Too much work and not enough time to do it in? Learn to say 'No' nicely!
There are times in everyone's life when they are working to capacity; times when it does not make sense to take on more work as there is the strong possibility that nothing will get done properly. Saying 'No' however, is not always easy particularly when the request has come from a superior, perhaps someone who can influence your chances of promotion.
Here are a few tips to help you overcome just such a situation but without losing respect:
Recognise when you want to say 'no'. Acknowledge any negative feelings you have at the prospect of saying 'yes'. Decide what outcome you want to achieve and your fallback position. What compromises can you suggest as an alternative if you don't get what you want?
Acknowledge your right. 'I have the right to define my limits, to look after my needs and to say 'no'.
Let the person know how you feel about saying 'no'. For example 'I feel awkward about refusing, but I don't want to undertake a new Project right now' Self disclose how you feel about the effect of the request, for example, 'I would feel very pressured if I took on another project right now'.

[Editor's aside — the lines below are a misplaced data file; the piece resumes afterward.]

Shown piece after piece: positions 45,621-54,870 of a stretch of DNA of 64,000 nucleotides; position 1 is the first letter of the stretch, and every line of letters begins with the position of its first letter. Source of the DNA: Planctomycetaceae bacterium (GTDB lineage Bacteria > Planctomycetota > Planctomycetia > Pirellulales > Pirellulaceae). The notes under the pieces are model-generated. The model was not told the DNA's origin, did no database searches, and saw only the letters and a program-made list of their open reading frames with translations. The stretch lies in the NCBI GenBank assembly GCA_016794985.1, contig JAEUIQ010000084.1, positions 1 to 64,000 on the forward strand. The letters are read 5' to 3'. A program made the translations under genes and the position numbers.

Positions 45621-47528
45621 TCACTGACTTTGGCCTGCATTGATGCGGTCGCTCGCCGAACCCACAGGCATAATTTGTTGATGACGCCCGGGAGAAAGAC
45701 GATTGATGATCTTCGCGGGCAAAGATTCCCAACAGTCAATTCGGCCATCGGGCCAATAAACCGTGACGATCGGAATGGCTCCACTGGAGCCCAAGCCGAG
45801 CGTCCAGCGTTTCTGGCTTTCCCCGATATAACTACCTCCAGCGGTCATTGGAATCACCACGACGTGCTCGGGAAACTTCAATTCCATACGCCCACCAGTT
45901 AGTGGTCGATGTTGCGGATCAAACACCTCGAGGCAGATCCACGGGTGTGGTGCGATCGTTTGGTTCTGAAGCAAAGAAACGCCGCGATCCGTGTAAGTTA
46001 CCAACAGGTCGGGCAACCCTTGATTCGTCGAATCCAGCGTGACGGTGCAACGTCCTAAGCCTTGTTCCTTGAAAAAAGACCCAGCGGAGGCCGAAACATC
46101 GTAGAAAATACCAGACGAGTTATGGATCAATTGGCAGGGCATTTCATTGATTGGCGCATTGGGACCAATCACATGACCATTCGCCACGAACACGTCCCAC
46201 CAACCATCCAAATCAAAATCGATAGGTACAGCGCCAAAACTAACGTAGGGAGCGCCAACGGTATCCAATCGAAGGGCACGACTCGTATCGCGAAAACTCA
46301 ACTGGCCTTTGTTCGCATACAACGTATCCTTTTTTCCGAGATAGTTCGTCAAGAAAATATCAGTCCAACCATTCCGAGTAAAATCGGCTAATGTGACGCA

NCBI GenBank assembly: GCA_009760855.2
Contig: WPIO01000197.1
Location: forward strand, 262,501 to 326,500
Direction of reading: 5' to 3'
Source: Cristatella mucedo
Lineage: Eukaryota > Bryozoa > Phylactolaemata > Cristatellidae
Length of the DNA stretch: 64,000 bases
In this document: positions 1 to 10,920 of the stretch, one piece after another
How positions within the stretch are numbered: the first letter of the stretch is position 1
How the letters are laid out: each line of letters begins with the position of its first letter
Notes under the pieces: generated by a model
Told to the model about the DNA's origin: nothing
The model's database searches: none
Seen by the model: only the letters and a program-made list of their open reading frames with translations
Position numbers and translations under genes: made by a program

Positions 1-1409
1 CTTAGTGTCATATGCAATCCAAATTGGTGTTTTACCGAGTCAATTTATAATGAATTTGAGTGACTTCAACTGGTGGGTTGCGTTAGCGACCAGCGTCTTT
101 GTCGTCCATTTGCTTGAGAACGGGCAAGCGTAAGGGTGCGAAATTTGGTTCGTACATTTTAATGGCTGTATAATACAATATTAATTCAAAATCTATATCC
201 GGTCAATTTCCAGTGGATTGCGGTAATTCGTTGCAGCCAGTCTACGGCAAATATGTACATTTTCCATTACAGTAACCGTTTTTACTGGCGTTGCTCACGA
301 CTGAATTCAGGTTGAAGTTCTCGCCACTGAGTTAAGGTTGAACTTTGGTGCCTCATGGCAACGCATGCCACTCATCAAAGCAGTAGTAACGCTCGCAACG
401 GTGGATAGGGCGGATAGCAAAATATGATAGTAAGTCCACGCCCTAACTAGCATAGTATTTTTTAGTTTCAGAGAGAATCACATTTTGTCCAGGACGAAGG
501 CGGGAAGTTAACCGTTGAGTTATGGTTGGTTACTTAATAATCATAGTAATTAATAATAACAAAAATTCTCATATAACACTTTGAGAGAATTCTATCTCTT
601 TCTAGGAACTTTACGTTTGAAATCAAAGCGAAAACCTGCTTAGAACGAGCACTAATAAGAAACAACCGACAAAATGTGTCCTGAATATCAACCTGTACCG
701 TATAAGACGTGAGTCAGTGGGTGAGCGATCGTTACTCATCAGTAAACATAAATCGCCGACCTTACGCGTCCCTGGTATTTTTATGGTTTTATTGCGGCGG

Be Clear and Specific
Say 'no' or 'I don't want ...' instead of 'possibly' or 'perhaps' which are less direct and could result in the other person believing they can get you to change your mind.
Explain your Feelings and Reasons
For example, 'I would feel compromised to ... because I am already committed to ...'
Use Assertive Body Language
Use a firm voice and good eye contact
Show that you understand the other person's point of view, for example, 'I can understand that you want the groundwork done now, but my current commitments mean I cannot start for two weeks ...' Remember, you are rejecting the request not the person!
Show that you want to resolve the situation and that you are not rejecting the person but their request. Offer an acceptable alternative, for example, 'I wont be able to start the project full-time until October, but I could meet you for a briefing so I am ready in October'.
Sell the Benefits
'If I start the project in October, I can give it my undivided attention'.
Check whether your refusal will present a real problem. 'What problems do you envisage if I start in October rather than September?'
It may be that the requester has become attached to one idea without considering either the alternatives or the consequences of not getting their request met. If you can life the debate from whether or not you will meet their request to one of exploring alternatives, you could both emerge satisfied and positive.